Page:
7. Encouraging Student Biological Research.

    ERIC Educational Resources Information Center

    Frame, Kathy, Ed.; Hays, Rachel, Ed.; Mack, Alison, Ed.

    This publication encourages student involvement in biological research through student research with the cooperation of teachers and scientists. The contents of the book are divided into two sections. The first section introduces students to research investigations and includes: (1) "How the Investigations Are Set Up and the Rationale Behind Their…

  8. "Blogfolios" and Their Role in the Development of Research Projects in an Advanced Academic Literacy Class for ESL Students

    ERIC Educational Resources Information Center

    Ananyeva, Maria

    2014-01-01

    This paper focuses on "blogfolios", online interactive blog-based portfolios, developed by students for class projects in Electronic Literacy. Blogfolios may contain interactive images, podcasts, and web-log discussions on a variety of researched academic topics. The impact of academic blogfolios on the second language learner's…

  9. Students in the Abraham S. Fischler Center for the Advancement of Education Respond to a Satisfaction Survey: A Comparison Between On-Campus Students and Off-Campus Students. Research and Planning Report 96-12.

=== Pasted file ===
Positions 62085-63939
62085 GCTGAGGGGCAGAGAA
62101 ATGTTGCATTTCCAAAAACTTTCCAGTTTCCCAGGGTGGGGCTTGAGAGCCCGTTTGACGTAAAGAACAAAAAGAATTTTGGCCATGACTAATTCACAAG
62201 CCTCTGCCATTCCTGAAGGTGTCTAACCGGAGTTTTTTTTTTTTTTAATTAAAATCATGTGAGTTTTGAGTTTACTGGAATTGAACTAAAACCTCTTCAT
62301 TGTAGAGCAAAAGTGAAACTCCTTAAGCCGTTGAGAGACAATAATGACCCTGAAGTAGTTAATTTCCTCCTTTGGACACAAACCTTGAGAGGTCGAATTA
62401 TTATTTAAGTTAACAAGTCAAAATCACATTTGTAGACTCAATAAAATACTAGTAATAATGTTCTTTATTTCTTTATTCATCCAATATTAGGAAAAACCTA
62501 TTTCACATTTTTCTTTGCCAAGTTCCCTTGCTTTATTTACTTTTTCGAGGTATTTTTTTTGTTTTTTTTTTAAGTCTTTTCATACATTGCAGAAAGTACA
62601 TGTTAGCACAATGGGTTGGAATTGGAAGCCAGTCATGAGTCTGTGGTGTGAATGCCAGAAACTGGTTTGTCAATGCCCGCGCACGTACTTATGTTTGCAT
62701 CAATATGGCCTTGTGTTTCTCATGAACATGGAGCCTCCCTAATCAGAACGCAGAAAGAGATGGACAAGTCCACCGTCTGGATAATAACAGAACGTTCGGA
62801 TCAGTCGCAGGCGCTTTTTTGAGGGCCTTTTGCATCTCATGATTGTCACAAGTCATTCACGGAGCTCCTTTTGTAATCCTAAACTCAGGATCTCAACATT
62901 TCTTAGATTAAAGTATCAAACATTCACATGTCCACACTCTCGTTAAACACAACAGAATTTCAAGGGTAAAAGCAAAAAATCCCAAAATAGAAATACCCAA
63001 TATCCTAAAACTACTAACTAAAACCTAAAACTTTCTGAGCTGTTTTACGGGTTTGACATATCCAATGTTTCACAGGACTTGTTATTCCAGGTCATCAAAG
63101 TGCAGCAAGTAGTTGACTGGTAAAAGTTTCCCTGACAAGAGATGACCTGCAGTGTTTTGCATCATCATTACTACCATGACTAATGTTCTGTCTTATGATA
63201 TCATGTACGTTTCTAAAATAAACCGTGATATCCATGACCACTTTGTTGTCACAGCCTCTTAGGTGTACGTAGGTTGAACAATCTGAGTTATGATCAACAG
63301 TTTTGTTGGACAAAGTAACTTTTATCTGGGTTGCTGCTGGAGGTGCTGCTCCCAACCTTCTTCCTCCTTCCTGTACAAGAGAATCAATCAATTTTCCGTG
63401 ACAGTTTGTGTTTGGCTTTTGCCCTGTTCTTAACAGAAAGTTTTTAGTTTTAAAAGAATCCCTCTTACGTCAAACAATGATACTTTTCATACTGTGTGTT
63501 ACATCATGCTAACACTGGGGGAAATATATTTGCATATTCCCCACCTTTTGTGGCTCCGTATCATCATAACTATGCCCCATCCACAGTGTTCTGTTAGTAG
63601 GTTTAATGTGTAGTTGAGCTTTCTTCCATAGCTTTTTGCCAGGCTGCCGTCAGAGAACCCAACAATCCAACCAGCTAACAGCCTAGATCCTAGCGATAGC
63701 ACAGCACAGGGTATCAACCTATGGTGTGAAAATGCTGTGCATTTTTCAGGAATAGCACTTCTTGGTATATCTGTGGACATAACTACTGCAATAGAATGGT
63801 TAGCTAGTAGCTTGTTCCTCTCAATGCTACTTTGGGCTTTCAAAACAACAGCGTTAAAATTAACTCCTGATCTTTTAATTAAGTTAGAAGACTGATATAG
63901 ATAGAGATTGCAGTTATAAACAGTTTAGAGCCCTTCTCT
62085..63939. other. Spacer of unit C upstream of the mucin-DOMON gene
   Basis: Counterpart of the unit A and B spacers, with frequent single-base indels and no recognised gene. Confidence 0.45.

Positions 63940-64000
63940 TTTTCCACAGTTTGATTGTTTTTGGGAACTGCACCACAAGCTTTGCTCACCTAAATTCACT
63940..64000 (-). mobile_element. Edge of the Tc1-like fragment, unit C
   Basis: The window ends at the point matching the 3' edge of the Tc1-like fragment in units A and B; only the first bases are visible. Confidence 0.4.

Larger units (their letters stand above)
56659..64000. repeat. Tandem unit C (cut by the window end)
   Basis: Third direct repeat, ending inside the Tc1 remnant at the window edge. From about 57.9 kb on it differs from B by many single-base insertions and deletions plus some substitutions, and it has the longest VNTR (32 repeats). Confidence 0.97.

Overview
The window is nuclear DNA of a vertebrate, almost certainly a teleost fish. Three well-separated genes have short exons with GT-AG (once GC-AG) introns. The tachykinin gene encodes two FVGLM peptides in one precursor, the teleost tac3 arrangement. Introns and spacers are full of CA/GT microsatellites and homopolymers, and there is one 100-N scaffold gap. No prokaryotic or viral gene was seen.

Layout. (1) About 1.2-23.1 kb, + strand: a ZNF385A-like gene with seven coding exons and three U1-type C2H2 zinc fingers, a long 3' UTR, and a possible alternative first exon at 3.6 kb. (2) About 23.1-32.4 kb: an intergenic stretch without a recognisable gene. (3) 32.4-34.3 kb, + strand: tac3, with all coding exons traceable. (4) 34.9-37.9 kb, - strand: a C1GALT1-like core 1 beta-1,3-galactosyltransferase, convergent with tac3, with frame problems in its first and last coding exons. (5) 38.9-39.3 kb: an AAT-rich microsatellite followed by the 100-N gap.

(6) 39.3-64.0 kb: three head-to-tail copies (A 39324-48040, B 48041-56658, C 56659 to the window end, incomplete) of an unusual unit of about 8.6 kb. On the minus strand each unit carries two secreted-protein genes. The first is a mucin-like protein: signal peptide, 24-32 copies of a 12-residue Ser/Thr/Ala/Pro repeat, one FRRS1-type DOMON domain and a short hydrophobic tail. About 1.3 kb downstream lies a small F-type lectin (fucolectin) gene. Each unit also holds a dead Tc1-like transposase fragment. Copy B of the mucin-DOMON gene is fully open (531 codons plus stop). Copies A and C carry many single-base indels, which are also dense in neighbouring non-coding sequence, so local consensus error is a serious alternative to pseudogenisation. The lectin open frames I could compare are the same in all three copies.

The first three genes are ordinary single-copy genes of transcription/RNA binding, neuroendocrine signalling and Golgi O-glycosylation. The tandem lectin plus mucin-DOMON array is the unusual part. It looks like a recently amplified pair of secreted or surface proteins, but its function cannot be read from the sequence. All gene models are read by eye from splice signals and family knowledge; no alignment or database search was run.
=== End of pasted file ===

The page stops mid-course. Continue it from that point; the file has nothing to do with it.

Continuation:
ERIC Educational Resources Information Center

    MacFarland, Thomas W.

    This study examined student satisfaction among a sample of on-campus and off-campus students of the Abraham S. Fischler Center for the Advancement of Education at Nova Southeastern University. A total of 1,039 students responded to a survey that focused on demographic and background information, academic programs, and student services. The study…

  10. Advanced Science Students' Understandings on Nature of Science in Finland

    ERIC Educational Resources Information Center

    Sormunen, Kari; Köksal, Mustafa Serdar

    2014-01-01

    Majority of NOS studies comprise of determination or assessment studies conducted with ordinary students. In order to gain further understanding on variation in NOS understandings among the students, there should be different research attempts focusing on unconventional students such as academically advanced students. The purpose of this study is…

  11. Advancing Educational Policy by Advancing Research on Instruction

    ERIC Educational Resources Information Center